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AGGREGATE DEMAND: The total (or aggregate) real expenditures on final goods and services produced in the domestic economy that buyers would willing and able to make at different price levels, during a given time period (usually a year). Aggregate demand (AD) is one half of the aggregate market analysis; the other half is aggregate supply. Aggregate demand, relates the economy's price level, measured by the GDP price deflator, and aggregate expenditures on domestic production, measured by real gross domestic product. The aggregate expenditures are consumption, investment, government purchases, and net exports made by the four macroeconomic sectors (household, business, government, and foreign).

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PUBLIC SECTOR:

A common term for governments, including all three levels--federal, state, and local. It is termed the public sector to indicate that decisions are made by governments on behalf of the public. The contrasting phrase is private sector, in which decisions are made by private individuals (either consumers or producers) in pursuit of their personal self-interests.
The public sector is another term for the government sector. It includes the activities undertaken by government employees (elected, appointed, or other) when they are working on behalf of governments. The public sector is best specified from a functional perspective--by what people do, not who they are. While the private sector, in essence, includes every member of society, it does not include everything that everyone does. People are part of the public sector when they are serving in elected public offices, working in the military, or working for a government agency. However, they are part of the private sector when they are buying goods, working in factories, running companies, and engaging in voluntary market exchanges.

Government Sector

The government sector includes all levels of government, including federal, state, and local. The primary function of the government sector is to force resource allocation decisions that might not otherwise be made by the rest of the economy.

Governments rely on the ownership and control of resources to coerce or force specific allocation decisions. This ownership and control may result from collective decision-making (that is, elections), such as what exists in a democracy; or it can be obtained by force by a power-crazed dictator with a large army.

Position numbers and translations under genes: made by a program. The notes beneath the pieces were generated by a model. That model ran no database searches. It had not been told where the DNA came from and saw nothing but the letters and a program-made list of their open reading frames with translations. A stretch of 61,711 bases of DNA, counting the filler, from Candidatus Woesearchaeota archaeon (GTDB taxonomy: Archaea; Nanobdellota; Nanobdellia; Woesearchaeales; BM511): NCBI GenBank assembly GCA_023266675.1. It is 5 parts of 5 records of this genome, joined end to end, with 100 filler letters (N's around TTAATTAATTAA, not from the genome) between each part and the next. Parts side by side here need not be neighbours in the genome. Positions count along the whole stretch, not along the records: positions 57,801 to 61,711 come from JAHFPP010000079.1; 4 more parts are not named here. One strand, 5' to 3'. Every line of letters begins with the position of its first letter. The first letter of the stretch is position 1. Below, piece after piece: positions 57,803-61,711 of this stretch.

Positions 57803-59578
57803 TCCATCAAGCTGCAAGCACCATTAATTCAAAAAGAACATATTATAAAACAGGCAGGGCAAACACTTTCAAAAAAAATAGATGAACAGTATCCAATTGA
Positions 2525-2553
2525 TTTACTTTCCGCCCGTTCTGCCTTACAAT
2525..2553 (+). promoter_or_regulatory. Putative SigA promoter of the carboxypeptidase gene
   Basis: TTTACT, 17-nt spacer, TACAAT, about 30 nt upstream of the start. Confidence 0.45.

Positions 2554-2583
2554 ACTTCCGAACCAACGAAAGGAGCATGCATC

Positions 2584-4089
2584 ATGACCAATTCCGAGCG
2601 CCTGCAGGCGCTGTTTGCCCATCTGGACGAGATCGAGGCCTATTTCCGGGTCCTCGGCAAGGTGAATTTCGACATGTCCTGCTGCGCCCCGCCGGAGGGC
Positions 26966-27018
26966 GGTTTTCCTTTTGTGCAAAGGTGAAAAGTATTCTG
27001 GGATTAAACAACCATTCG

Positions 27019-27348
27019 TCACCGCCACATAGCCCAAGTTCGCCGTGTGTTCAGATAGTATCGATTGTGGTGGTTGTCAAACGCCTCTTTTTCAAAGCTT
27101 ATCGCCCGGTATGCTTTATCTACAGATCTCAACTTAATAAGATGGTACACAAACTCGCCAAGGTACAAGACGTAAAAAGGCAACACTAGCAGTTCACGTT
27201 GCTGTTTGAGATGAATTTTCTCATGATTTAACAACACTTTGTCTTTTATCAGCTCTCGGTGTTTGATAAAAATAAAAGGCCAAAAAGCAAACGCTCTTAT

Through whatever means the public sector obtains its power, the prime question is how the power is used. Like fire, public sector power can be used for good or bad. Some well-meaning (usually with a liberal bent) folks see assorted problems of markets and market-based economies (including, but not limited to, market failure inefficiencies at the microeconomic level and business-cycle instability at the macroeconomic level), and look to the public sector for solutions. Other equally well-meaning (primarily with a conservative view) folks see the myriad of public-sector failings and the perpetual threat to individual freedoms of an oppressive government, and view government as the source of problems, not the solution.

An Ongoing Allocation Debate

A distinction between the public sector and the private sector reflects the two basic methods of answering the three questions of allocation--governments and markets. The public sector relies on government decisions that are involuntarily imposed on the economy, but, in theory at least, are made on behalf of the public. The private sector relies on markets and the private ownership and control of resources for voluntary allocation decisions.

The terms private sector and public sector reflect the ongoing debate over the degree of government involvement in the economy. Some debaters (liberals) say that a lot of involvement is needed, others (conservatives) say very little is needed. While this debate is unlikely to be concluded (EVER!), evidence to date indicates some government intervention can be useful, just not too much.

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Recommended Citation:

PUBLIC SECTOR, AmosWEB Encyclonomic WEB*pedia, http://www.AmosWEB.com, AmosWEB LLC, 2000-2018. [Accessed: January 17, 2018].


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